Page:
Every school district administrator charged with adding, replacing or maintaining teacher hires will agree that the US has a teacher shortage. Many of those same administrators also agree that there currently is a teacher crisis. What is the differentiator between the schools that agree there is a teacher shortage to those that believe there is a teacher crisis? If we define a shortage to be a scarcity and a crisis to be an emergency, what number of teachers should trigger a teacher crisis? The differentiator is not one cause, but more often than not, it comes down to a few causes. One of those causes is attracting teachers to schools serving disproportionally low income and minority students. This was recently noted by past Secretary of Education Arne Duncan.
TeacherJobFairs.org has been tracking the growing trend of a teacher shortage to a teacher crisis for the past three years. “There continues to be a trend toward more teacher vacancies that go unfilled as this increases the anxiety of schools to hire” said Christopher Dugan, President of Teacherjobfairs.org “The continued trend over past three years is concerning as more and more low income and minority schools face the reality that this trend will continue with no end in sight”.
A recent survey conducted in March of this year by TeacherJobFairs.org of 1200 school district human resources administrators across the US, 64% believed they were in a teacher job recruitment crisis. While 36% believed they were in a teacher shortage, all the respondents believed there is a teacher recruitment problem. When we asked the 64% of schools that believed their district was in a teacher hiring crisis, 82% defined their district as predominately serving low income and minority students. What criteria were used to differentiate between a teacher shortage and teacher crisis? We had randomly sampled over 120 schools throughout the US prior to the survey to calculate current teacher opening and found that the average was 27 openings. There were of course many factors why these positions were open including, retirements, moves and additions of curriculum/programs. We did not share the number of opening we found through our survey with the schools surveyed in an attempt not to influence their survey results. Of the schools that stated there is a teacher crisis, the average number of teacher openings was 55. The question we have now, is this acceptable? At what point do the states and districts accept that we are in a crisis as defined by the very districts that we polled and take action to correct this? What action should be taken? Is it legislative, political or infrastructure focused?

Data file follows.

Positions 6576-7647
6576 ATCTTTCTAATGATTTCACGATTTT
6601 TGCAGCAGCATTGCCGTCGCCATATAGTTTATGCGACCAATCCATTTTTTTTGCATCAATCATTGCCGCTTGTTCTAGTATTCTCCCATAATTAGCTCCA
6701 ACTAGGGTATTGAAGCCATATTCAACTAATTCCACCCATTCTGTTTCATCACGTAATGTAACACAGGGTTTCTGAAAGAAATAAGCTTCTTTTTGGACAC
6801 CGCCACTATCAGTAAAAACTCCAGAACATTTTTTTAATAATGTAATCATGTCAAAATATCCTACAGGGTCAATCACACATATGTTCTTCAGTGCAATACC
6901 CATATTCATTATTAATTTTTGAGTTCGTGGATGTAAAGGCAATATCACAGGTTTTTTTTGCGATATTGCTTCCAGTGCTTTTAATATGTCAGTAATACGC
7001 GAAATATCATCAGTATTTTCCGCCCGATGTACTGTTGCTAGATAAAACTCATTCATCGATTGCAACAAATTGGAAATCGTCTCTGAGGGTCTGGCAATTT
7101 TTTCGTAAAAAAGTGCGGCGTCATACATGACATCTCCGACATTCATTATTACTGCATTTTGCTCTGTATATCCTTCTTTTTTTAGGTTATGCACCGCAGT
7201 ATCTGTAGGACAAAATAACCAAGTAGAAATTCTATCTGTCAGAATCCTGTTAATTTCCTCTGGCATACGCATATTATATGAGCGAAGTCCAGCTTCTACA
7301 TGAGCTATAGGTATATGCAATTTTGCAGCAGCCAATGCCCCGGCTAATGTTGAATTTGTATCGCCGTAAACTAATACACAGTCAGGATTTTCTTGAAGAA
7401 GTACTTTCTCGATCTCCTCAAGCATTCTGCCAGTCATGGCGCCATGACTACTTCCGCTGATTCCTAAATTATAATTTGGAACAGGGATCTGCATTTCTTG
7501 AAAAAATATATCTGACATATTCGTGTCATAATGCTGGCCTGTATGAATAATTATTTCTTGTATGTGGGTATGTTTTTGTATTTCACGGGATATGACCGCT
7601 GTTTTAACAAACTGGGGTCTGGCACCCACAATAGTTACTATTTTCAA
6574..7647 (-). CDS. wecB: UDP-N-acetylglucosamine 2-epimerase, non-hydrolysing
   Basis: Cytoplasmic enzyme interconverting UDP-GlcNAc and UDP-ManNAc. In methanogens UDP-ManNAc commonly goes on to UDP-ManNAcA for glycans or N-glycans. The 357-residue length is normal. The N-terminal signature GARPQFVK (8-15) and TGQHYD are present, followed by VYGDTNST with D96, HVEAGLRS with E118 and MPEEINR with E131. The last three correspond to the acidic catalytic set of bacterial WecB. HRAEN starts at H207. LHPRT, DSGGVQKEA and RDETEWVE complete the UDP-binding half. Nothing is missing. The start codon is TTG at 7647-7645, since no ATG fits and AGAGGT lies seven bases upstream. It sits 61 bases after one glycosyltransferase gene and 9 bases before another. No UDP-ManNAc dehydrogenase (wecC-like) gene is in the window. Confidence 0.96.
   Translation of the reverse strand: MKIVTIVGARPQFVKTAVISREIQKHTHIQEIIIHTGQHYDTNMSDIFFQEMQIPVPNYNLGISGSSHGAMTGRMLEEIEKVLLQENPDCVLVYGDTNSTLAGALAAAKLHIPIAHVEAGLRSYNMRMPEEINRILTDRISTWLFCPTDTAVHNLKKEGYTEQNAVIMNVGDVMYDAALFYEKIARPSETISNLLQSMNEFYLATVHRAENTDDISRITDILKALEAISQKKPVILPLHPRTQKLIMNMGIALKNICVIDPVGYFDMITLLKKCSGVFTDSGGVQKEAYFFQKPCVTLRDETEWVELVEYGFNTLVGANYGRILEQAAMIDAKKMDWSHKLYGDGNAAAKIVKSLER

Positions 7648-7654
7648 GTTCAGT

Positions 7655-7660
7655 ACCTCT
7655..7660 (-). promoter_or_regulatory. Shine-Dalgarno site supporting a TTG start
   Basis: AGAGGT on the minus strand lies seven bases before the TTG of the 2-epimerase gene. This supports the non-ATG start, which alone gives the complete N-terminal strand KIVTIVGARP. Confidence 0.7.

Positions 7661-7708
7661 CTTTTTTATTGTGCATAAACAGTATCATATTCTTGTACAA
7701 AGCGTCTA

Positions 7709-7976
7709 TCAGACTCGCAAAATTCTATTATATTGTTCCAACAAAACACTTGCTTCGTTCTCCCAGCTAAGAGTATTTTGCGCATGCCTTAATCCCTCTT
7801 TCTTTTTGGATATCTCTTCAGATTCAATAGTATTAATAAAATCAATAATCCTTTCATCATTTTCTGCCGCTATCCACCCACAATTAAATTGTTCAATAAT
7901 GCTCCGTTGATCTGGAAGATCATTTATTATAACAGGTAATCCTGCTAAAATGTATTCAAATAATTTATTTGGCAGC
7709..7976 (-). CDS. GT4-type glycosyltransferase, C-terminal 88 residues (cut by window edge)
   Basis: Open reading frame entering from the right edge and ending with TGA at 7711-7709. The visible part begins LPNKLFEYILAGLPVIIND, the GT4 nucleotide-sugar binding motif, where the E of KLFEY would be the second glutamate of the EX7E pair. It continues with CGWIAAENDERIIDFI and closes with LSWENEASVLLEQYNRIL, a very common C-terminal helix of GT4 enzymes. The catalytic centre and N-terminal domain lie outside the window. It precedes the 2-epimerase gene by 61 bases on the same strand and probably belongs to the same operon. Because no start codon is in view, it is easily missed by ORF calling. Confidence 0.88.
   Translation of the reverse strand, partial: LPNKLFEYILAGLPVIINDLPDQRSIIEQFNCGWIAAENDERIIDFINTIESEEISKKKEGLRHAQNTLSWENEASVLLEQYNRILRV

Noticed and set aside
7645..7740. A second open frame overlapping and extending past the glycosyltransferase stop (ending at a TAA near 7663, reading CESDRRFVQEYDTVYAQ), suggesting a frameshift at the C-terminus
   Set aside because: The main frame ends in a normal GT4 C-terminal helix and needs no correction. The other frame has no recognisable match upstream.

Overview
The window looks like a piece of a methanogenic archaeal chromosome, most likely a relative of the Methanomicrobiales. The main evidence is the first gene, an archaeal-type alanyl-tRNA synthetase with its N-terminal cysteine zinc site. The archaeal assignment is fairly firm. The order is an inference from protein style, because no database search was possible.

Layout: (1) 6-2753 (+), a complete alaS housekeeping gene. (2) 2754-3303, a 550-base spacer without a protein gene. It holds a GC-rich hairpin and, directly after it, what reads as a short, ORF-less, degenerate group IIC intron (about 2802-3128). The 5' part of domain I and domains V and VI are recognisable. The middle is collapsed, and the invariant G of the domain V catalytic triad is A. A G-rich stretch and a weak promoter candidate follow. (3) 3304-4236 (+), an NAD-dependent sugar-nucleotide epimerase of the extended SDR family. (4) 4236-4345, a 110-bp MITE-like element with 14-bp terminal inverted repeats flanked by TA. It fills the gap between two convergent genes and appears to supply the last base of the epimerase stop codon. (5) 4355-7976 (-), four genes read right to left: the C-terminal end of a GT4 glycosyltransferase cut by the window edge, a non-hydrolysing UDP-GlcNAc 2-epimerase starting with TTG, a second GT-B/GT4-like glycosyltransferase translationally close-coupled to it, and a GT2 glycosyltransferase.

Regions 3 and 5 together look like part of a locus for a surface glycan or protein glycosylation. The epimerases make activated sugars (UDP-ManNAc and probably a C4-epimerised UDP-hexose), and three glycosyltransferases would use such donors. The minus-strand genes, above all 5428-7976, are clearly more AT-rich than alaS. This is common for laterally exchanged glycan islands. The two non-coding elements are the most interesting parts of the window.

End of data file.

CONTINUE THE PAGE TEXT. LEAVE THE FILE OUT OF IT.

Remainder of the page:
Like many problems, the first step is acknowledging there is a problem and the second step is to accept and get help. At what point will the school districts accept and get help?
About the Survey
The survey was conducted throughout the month of March 2016 as part of the quarterly survey conducted by TeacherJobFairs.org over the past three years. For the survey, 1200 school district human resources administrators were contacted by phone. Weighting was employed to balance demographics and ensure that the sample’s composition reflects that of the US school system. A survey with an unweighted probability sample of this size and a 100% response rate would have an estimated margin of error of +/- 3.1 percentage points 19 times out of 20 of what the results would have been if all school districts in the United States had been polled. All sample surveys and polls may be subject to other sources of error, including, but not limited to polling error, coverage error, and measurement error.
TeacherJobFairs.org is the industry standard for schools to recruit teachers throughout the US through it teacher recruitment events which are more than 80 per year, online recruitment tools and HIRE NOW! With its team of award winning school district industry veterans it positions schools for success in teacher recruitment.
By Christopher Dugan President, TeacherJobFairs.org